What “universal” language promotes reading, creativity, and comprehension skills all at the same time? MUSIC!
According to neurobiologist Norman M. Weinberger, music exists in every culture. Parents all over the world sing to their babies. Music provides us with a natural and rhythmic way to learn. Do you ever wonder why children learn to sing their ABCs before they can say them? Do you notice that so many of our favorite children’s books have a certain rhyme or rhythmic pattern? Many studies show that there is a very strong connection between literacy and music. Through music, children learn to:
· Understand language (we must comprehend language in order to become “true” readers)
· Experiment with rhythm, words, tempo, and melody (which are important skills in reading aloud)
· Think creatively and holistically
· Make the connection between print and spoken words
· Practice motor development and motor coordination while experimenting with various instruments and dancing
· LISTEN (we sometimes forget that listening is an important literacy skill)
Does this mean that we pipe classical music into the background all day and expect preschoolers and kindergarten children to miraculously begin reading at a third grade reading level? Of course not! Here are some more reasonable and practical ways to assimilate music into the lives of young children:
1. Expose children to a variety of music from a young age. Different music has different tempos and rhythms so exposure to all genres of music, according to some experts, helps brain development.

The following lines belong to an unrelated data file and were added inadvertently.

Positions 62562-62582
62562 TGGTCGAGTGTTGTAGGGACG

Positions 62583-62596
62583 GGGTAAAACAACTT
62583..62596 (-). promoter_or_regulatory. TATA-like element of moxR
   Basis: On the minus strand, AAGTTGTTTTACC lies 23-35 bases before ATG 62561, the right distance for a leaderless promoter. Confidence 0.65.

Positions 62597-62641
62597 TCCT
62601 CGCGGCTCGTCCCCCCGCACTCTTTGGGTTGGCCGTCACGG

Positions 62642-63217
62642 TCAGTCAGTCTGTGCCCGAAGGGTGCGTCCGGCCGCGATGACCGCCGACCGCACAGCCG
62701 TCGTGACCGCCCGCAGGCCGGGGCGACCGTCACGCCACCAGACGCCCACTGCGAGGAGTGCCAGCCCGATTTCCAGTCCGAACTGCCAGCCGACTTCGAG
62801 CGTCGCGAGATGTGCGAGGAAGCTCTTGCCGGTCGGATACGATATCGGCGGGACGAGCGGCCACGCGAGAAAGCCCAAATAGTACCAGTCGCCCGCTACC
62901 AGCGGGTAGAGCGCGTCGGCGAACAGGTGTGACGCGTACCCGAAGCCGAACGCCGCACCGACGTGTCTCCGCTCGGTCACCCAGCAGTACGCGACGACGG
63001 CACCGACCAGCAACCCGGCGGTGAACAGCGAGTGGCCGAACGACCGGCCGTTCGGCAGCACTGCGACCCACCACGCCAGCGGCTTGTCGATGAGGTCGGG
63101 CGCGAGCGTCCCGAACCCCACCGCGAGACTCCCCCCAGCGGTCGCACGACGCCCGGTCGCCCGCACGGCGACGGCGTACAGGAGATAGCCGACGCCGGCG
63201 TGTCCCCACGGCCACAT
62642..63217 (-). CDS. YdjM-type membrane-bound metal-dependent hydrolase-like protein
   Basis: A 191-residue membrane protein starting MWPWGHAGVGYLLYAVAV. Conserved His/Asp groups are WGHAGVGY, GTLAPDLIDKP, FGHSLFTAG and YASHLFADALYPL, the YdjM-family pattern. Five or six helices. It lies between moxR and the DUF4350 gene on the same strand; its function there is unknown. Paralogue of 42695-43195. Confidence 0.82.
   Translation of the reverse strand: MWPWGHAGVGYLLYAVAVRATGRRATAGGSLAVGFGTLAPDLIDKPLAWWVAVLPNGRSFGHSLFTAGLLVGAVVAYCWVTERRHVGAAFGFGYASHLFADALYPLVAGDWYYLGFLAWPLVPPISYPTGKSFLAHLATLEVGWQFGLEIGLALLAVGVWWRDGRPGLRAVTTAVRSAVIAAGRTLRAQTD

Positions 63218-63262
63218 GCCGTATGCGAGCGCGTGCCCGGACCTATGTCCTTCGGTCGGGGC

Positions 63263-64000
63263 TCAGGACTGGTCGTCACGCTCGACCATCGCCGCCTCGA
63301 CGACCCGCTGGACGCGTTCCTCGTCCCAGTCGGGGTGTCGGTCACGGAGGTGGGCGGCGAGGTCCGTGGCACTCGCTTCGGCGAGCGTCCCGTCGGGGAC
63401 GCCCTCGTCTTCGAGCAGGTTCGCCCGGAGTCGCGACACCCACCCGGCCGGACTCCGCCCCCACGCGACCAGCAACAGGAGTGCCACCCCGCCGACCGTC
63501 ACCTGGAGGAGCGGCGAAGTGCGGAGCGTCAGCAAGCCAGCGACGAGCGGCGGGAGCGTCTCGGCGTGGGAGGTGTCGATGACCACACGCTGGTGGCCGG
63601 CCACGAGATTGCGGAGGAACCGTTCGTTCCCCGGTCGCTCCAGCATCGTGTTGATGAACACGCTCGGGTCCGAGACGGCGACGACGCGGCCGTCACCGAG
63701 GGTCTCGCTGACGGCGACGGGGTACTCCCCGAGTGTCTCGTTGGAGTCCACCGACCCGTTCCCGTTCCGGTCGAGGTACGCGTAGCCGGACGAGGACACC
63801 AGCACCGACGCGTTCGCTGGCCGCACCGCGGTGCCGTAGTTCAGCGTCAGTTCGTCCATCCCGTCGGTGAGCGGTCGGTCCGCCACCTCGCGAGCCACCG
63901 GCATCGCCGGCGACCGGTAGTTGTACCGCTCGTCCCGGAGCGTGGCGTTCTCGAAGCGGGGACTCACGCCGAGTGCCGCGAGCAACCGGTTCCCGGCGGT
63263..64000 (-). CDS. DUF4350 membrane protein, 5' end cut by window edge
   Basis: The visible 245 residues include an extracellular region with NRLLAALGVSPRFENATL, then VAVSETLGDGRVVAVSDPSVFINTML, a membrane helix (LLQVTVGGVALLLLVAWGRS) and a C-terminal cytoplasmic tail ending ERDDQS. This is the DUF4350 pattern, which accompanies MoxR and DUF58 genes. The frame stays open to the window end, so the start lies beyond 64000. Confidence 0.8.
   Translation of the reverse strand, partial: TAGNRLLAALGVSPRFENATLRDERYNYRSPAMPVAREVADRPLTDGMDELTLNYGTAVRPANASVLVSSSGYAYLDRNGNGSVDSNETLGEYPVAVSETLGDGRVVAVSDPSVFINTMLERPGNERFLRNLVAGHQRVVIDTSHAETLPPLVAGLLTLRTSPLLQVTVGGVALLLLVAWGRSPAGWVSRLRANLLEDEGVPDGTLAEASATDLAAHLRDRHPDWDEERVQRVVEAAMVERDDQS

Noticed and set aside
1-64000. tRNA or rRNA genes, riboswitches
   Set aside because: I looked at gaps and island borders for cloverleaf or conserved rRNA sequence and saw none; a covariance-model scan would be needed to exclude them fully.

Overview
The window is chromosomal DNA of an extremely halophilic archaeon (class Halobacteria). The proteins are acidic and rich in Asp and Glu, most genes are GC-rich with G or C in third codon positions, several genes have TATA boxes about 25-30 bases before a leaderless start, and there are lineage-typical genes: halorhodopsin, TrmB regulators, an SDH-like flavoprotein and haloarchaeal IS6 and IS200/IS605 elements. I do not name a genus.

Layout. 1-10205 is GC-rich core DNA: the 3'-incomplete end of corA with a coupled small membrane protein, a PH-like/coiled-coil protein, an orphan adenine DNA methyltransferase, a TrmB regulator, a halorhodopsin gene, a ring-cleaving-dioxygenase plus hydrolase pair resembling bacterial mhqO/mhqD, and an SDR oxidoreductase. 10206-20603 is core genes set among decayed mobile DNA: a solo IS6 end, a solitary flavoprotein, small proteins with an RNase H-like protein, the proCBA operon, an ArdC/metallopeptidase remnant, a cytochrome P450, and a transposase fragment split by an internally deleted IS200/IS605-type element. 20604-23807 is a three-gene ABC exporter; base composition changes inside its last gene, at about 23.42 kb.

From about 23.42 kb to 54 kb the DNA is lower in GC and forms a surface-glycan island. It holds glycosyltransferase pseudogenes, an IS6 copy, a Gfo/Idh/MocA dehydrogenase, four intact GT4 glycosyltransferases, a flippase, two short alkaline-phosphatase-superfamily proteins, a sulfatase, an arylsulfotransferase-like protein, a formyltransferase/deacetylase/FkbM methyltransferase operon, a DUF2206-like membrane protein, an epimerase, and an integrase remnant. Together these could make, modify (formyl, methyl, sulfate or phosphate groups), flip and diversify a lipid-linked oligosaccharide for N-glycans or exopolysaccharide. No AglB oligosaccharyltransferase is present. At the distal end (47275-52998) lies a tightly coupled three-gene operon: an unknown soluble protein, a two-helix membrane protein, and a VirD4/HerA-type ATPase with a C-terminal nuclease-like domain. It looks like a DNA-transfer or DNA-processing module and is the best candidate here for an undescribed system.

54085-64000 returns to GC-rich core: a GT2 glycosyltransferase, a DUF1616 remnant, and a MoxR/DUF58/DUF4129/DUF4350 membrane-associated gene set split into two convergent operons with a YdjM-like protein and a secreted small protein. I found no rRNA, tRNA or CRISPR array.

2. Do not use music as background “filler” all the time. I have been in classrooms where music is playing non-stop. Sometimes it’s ok to just let children hear their own chatter and their own thoughts! Besides, you don’t want children to become immune to the music as background “noise.” You want music to catch their attention rather than just be part of the background!
3. Recognize the effect music has on children’s behavior. Classical music or jazz played at the right time of day can have a calming effect.
4. When introducing a new song or poem to children, write it down on chart paper. This helps children make the connection between written and spoken language.
5. Don’t rely only on recorded music. Sing to your children. Recite poems and finger plays. These activities should be a part of children’s daily routine.
6. Provide children with a variety of instruments. While children should have time to experiment with instruments on their own, the teacher should also provide structured time where children learn to play their instruments to a certain rhythm or they can echo a rhythm played by the teacher.
7. When listening to music, encourage children to listen and try to identify various instruments that they hear.
8. If you have parents that play an instrument, invite them into your classroom to show the children.
9. Contact your local symphony to see if they have a free or low-cost outreach programs. If not, check with your local college or high school! The members of the band may be able to visit your childcare center or school!
10. Hum a song and let the children guess what it is! This seems like a simple activity but it really encourages listening, thinking, and problem solving.
11. DANCE! Some children are kinesthetic learners and movement is important to these students!
I have a ton of favorite children’s songs – too many to list here. But some of my favorite children’s musicians are
· Putumayo Kids
(This series has a great collection of world music.)
Here are some books that may inspire the musicians in your class:
Other Musical Resources:
Check your local symphony to see if their website has a link for teachers or children. For example, The Dallas Symphony Orchestra has the DSO Kids Club and The Baltimore Symphony Orchestra has a link for BSO Kids
Written by Tonya Wright